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- A Recommendation

- Bad Lieutenant -
Bad Lieutenant - Abel Ferrara (1996)
 
I’m always interested as to why crime and violence works so well on screen.

What is it about cinema that allows us to entertain situations that would otherwise be traumatic or horrifying? What is it about the audience that entertains this flirtation with danger? How safe are our lines of reality when it comes to enjoying violence on screen?

Of course, there are some films that like to test their audiences. Some directors revel in flicking the microscope lenses until the line between entertainment and repulsion get uncomfortably close. Sometimes close enough to actually make you feel sick.

David Thewlis in Naked has this effect on me, as does Dennis Hopper in Blue Velvet, and to a lesser extent Ben Kingsley in Sexy Beast. At times, these detestable characters are played uncomfortably close to the bone.

Another performance, just as gripping and nauseating as these is that of Harvey Keitel in Abel Ferrara’s Bad Lieutenant. A character study of corruption and abuse in the New York police force channelled through one irrefutably Bad lieutenant. I watched it for the first time a few months back and it’s brilliant.

The Lieutenant is a different kind of bad than we’re used to seeing. He’s not leather-clad lock-your-daughters-up bad, or b-b-b-bad to the bone. Nor is he antithetically bad like Darth Vader, or The Joker, or even Ben Kingsley’s Don Logan, no, no, no, no, no. Unlike these evil characters, who are often counterpoint to the good in stories, there is not a lot of good to the Bad Lieutenant.

This is not a nice film, let's not have any ambiguity about that. I'm not even necessarily saying watch this film. Don't get me wrong, it’s fantastic and I can't recommend it enough, but I can't necessarily assure you'll enjoy it. This film will make your mind race and your stomach churn but if you are willing, it is wholly worth taking in.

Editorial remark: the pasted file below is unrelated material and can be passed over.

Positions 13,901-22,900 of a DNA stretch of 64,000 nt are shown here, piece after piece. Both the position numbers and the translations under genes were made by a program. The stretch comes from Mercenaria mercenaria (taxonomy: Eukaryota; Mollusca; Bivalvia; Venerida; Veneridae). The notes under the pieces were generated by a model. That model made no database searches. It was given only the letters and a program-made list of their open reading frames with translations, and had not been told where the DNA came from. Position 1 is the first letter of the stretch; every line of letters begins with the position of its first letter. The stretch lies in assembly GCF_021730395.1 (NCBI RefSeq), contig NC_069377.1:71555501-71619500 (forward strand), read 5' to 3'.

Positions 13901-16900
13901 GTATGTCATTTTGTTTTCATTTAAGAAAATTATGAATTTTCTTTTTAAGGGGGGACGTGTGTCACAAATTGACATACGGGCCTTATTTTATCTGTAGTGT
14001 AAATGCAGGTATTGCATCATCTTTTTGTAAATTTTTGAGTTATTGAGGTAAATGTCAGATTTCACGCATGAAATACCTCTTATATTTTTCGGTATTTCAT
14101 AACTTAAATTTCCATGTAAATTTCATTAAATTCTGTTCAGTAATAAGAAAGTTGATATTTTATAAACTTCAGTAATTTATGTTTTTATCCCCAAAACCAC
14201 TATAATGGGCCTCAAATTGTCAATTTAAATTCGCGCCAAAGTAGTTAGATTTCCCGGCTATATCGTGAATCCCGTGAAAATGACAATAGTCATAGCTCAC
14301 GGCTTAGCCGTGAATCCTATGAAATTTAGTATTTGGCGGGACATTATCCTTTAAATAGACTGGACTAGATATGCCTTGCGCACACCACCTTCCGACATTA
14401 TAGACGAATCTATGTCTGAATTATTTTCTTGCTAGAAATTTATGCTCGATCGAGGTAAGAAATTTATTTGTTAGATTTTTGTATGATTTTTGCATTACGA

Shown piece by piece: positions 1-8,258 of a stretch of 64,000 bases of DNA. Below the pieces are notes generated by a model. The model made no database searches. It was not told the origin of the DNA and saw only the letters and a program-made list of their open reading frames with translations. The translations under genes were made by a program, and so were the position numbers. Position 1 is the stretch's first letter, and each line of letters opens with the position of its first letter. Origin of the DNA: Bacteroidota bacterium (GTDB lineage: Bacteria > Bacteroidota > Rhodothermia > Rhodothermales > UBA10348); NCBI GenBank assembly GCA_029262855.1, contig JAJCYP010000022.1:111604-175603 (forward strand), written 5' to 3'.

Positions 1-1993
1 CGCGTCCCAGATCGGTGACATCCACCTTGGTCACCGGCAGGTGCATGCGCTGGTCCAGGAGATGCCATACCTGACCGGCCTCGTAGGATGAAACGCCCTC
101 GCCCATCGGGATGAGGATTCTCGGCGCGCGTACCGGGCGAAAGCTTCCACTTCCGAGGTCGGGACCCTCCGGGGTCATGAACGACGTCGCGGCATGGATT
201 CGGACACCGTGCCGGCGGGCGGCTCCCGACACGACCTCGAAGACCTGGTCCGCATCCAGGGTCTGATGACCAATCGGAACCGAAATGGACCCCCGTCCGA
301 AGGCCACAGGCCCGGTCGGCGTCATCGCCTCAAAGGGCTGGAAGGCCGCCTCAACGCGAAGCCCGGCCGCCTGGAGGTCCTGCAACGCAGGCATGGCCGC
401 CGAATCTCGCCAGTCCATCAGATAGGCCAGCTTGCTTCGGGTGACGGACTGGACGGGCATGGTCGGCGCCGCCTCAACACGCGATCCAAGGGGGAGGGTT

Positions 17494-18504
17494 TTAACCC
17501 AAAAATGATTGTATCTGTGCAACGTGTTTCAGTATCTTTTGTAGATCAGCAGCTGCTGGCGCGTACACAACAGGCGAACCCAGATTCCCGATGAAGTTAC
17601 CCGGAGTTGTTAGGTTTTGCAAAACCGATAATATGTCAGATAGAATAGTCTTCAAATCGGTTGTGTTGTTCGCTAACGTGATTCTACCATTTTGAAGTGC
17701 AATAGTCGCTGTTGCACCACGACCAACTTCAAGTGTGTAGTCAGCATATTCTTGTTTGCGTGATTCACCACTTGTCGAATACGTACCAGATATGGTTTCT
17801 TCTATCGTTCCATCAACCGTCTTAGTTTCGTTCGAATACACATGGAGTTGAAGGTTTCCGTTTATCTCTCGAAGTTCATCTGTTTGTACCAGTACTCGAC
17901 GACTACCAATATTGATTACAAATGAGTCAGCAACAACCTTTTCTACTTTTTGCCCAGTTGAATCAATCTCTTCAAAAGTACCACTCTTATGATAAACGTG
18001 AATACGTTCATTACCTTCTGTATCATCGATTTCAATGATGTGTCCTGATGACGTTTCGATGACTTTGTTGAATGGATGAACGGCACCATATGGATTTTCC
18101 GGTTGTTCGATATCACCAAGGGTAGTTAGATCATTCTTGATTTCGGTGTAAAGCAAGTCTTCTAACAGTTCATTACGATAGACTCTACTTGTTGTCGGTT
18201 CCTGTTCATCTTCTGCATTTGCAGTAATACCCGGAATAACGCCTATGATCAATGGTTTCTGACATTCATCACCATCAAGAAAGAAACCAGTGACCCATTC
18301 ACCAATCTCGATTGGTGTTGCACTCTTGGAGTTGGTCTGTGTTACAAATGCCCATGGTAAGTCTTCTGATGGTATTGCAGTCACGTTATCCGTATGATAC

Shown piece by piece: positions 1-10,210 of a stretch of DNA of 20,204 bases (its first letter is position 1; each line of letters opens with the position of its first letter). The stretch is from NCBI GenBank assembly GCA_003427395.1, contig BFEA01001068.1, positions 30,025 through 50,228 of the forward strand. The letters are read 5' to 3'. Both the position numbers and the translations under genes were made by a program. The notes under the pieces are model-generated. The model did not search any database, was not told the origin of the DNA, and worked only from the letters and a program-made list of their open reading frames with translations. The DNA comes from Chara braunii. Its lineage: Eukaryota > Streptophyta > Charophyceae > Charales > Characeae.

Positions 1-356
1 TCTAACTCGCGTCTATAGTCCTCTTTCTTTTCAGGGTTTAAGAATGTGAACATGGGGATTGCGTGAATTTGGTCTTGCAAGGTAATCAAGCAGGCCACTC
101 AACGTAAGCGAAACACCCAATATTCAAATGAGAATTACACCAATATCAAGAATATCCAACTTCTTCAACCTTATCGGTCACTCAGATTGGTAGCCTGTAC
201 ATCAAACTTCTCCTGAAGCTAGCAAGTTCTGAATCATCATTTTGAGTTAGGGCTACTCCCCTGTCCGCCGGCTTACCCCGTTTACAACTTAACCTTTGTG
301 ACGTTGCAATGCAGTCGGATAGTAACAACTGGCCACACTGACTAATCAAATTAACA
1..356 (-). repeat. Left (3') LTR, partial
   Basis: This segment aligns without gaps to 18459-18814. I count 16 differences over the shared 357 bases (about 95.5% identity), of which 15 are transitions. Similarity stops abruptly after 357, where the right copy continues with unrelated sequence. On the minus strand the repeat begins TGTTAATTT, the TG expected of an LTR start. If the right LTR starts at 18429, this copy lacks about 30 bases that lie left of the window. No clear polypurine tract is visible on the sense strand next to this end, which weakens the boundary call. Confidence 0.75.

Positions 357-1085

Ferrara takes us on an intimate journey, showing us a dark and loveless existence of a man who is hopelessly self-loathing in his navigation of seedy Bronx neighbourhoods. Following the Lieutenant’s destructive habits we are show the worst his world has to offer; snorting cocaine to get through the school run, chasing bets to make up for lost money, abusing his power to steal from thieves, violating young women and consuming enough alcohol just to level out his high and continue what appears to be a sure path to a swift demise.

The Lieutenant exists like he has a gravitational pull of repugnance. He is destructive and hateful, but he is bad in a world that is even bleaker and for all his sins even he has a moral line. A nun is raped, and after hitting rock bottom the Lieutenant seeks her out to tell her he will seek justice. When he is stunned by the nun’s display of mercy for her attacker, he becomes overwhelmed with emotion and is forced to confront his demons. Hallucinating god in a church he breaks down and starts to wonder if there is redemption yet for his own sins. He seeks out the nun’s perpetrators and takes it on his own shoulders to decide their fates.

As well as showing us the most abhorrent characters, Ferrara’s film also sheds a light on the inherent goodness that lies in all of us. It may operate in the darkest recesses of crime ridden New York, but this film is entirely reflective on morality and deeply spiritual in its narrative rhetoric.

Keitel’s performance is unmistakably brilliant. It’s visceral and real and cuts uncomfortably close to the bone. To his huge credit, Keitel’s performance exceeds most character studies. There aren’t many actors who would willingly explore this side to their psyche and go to such dark places to perform a role.

Ferrara certainly digs deep into the reality of criminal activities to pull this one off, but it is really Keitel’s performance that transforms the story. He is raw and at times awful to watch but he is the driving factor in the redemptive power of the Bad Lieutenant.
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